Temples, Soba, and Bags, Oh My! Celebrating New Year’s in Japan


Happy Pretend-the-world-isn’t-burning-down-around-us-Day!

Happy New Year!

Midnight strikes! Cue the kiss, or awkward “Do we hug, or high five? Or…” with your buddies that you may not be on intimate terms with.

Go in for that hug! Be bold! It’s a new you, baby.

And whether you’re breaking out of your shell over the New Year, called oshougatsu (お正月) in Japan, or somewhere (gloriously) far away from the current state of affairs here, you want to be prepared.

New Years in Japan Fireworks

Let’s say you’re staying in Japan (just, you know, a random pick) – how does one go about celebrating the New Year there? Do you need to bring that “fancy” sequin dress you bought at H&M? Or the obnoxious glasses that numerically spell out the year that’s to come? These are important questions.

Well, in Japan, things are done a little differently. There is no “New Year’s Rockin’ Eve with Ryan Seacrest” (what!). I know. Who are these monsters? What other tradition does a nation need? Temples? Good luck charms? Please. Seeing Ryan Seacrest’s blonde highlights glow from the neon lights of Times Square is good luck.

But, okay, I admit it: I love a good, botched lip-synched performance by Mariah Carrey as the next red-blooded American, but there’s something truly lovely and calmer about New Year’s in Japan. It’s not about partying and drinking yourself into oblivion (although, honestly, have I made it clear that 2017 has been sort of horrible? It would be understandable if you did).

Below are some things you can partake in if fortune is shining upon you and you are in Japan during the New Year.


1. Say it With GustoNew Years in Japan Greetings

If you’re going to be in Japan over the New Year, it wouldn’t be a bad idea to know how to properly greet people. If you know absolutely no Japanese, don’t panic! There are standard phrases you can use, but also shortened versions that are much more manageable.

If you’re there in the days leading up to New Year’s and you’re bidding farewell to someone you’ll not see until the next year (or ever again- I mean, let’s be honest, we can’t be friends with everyone), you can say:

Yoiotoshi o omukae kudasai. (よいお年をお迎えください)

This means “I hope you will have a good New Year”.
OR, a much simpler, and, in my opinion, commonly-heard, version of that is:

Yoiotoshi o! (よいお年を)

And it’s slightly catchy, no? All those “oi’s” and “o’s” just sort of roll off the tongue. And then I just sound like I’m saying “yoyoyo”, which can get confusing.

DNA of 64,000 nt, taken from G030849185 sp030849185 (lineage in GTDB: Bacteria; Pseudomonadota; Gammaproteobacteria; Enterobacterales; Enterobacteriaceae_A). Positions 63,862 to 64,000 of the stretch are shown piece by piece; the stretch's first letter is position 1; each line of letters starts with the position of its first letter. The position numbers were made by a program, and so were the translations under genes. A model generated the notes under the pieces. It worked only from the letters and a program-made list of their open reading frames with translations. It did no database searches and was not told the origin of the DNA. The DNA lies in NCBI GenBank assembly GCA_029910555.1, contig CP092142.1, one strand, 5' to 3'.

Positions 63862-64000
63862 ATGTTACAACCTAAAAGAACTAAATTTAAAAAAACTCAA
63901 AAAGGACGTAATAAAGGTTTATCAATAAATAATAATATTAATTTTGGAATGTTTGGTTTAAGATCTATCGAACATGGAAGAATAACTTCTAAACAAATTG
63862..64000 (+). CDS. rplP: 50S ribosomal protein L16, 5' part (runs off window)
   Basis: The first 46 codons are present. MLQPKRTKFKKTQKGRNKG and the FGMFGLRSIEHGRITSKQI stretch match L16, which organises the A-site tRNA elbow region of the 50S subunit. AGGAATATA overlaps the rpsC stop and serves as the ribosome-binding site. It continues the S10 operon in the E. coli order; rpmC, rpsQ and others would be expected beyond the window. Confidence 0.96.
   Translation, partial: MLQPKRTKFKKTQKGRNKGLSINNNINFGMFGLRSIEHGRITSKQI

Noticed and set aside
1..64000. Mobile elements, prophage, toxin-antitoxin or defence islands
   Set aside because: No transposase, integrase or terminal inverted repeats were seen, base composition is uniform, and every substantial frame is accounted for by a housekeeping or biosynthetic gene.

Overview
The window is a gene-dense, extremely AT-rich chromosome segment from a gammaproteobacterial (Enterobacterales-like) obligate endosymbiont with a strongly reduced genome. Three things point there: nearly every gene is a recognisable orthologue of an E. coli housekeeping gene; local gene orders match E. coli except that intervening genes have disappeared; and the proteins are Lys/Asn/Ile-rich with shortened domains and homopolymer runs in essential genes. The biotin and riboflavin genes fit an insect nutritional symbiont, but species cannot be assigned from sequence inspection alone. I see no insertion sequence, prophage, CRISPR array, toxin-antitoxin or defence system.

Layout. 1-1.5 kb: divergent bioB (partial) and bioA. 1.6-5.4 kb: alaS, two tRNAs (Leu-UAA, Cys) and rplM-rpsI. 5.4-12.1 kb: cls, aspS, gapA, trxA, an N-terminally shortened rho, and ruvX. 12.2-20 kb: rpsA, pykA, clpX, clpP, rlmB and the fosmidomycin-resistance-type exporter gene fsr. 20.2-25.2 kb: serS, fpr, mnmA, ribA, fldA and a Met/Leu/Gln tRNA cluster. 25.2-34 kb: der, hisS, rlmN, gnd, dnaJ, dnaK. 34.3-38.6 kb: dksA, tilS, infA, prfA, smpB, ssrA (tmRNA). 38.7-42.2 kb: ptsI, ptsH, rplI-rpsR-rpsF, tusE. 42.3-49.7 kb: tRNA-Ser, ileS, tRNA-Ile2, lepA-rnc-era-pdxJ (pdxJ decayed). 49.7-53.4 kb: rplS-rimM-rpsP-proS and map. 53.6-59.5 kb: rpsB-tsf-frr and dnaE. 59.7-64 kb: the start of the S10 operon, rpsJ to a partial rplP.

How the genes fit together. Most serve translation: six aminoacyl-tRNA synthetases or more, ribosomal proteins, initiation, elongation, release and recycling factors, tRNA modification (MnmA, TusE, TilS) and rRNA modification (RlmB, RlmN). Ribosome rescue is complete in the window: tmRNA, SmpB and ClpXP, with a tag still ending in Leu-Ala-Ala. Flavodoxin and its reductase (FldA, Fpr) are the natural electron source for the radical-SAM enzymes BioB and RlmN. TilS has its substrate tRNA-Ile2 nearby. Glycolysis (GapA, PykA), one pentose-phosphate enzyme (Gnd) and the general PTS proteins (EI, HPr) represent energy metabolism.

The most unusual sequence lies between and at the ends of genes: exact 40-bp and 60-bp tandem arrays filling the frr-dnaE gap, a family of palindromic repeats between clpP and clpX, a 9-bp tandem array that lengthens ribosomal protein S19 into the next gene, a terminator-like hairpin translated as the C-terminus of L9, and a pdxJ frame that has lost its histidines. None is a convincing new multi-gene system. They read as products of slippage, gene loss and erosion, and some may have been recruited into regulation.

If it’s New Year’s Day or beyond to the middle of the month, and you’re seeing someone for the first time, feel free to greet them with a good ole’:

Akemashite omedetou gozaimasu. (あけましておめでとうございます)

And if that’s just too crazy for you, and you’re speaking with someone within your age range or below, feel free to simplify it with:

Akemashite omedetou. (あけましておめでとう)

Now, are you feeling really crazy? Like, crazy-cool? If you want to feel super in with the kids, a casual “Ake-ome!” will do (あけおめ!). You are now hip. You’re welcome.


2. For Whom the Bell Tolls

New Years in Japan Bell Ringing
Joya-no-kane (除夜の鐘) – Bell Ringing

On New Year’s Eve day in Times Square, New York City, people voluntarily shove themselves into packed, fenced-off areas, waiting from morning until midnight, with no place to use the bathroom (this is true).

They go through all this trouble just to watch a big ball ascend and light up, have 60 seconds of fun, battle their way out of said areas, and finally shove their way onto a crowded train. Oh, to be alive!

Elsewhere, people are not doing this.

For example, in Japan on New Year’s Eve, it’s common to head to a Buddhist temple to enjoy joya-no-kane, 除夜の鐘、or, the New Year’s Eve Bell.
Around 11pm or so, temples all around Japan begin ringing their bells 108 times, with the amount coinciding with the 108 earthly temptations stated in Buddhist teachings.

The bells are rung in the hopes that we might rid ourselves of these desires and allow for a fresh start at the New Year- a clean slate, if you will. The bell tolls 107 times right up through the final moments of the evening, with the 108th ringing in the New Year (Ake-ome!).

Of course, expect crowds, but there at least is no need to wait the whole day at the temple with no bathroom breaks (cough) to get a shot at ringing the bell yourself. Just try to arrive a little early, and chances are, if you’re at a smaller temple, you’ll get to send up a little private prayer and toll the bell after the monks are finished. Be gone, earthly temptations!

Temptations immune to bell-tolling include but are not limited to: being inexplicably attracted to Jeff Goldblum, eating an entire pizza alone, and the desire to smack anyone who reads and walks at the same time in public, especially at rush hour.


3. Time to Soba Up

New Years in Japan Toshikoshi Soba
Toshikoshi Soba

Some dishes are typically eaten in the days leading up to oshougatsu, while others are typically eaten during the first few days of January (the three-day period of time known as san-ganichi三が日).

One year-end dish is toshikoshi soba (年越しそば). These noodles are eaten at year’s end and the word toshikoshi translates to jumping or transitioning (or running and screaming) from one year to the next. Soba noodles are long and thin, symbolizing longevity and health (or, some say, a long, peaceful and uneventful life).

The traditional food eaten during the first three days of the New Year is known as osechi ryouri (おせち料理). And, unlike at some holiday feasts (ahem, Thanksgiving), eating excessive amounts of the food doesn’t put your stomach at a high risk of bulging over your jeans.

New Years in Japan Osechi Ryori
Osechi Ryori

The dishes are made up of colorful, carefully chosen vegetables, seafood, and mochi (rice cake). These are all elegantly displayed in multi-tiered bento boxes, called jūbako(重箱) which families share, sometimes huddled cozily under the kotatsu.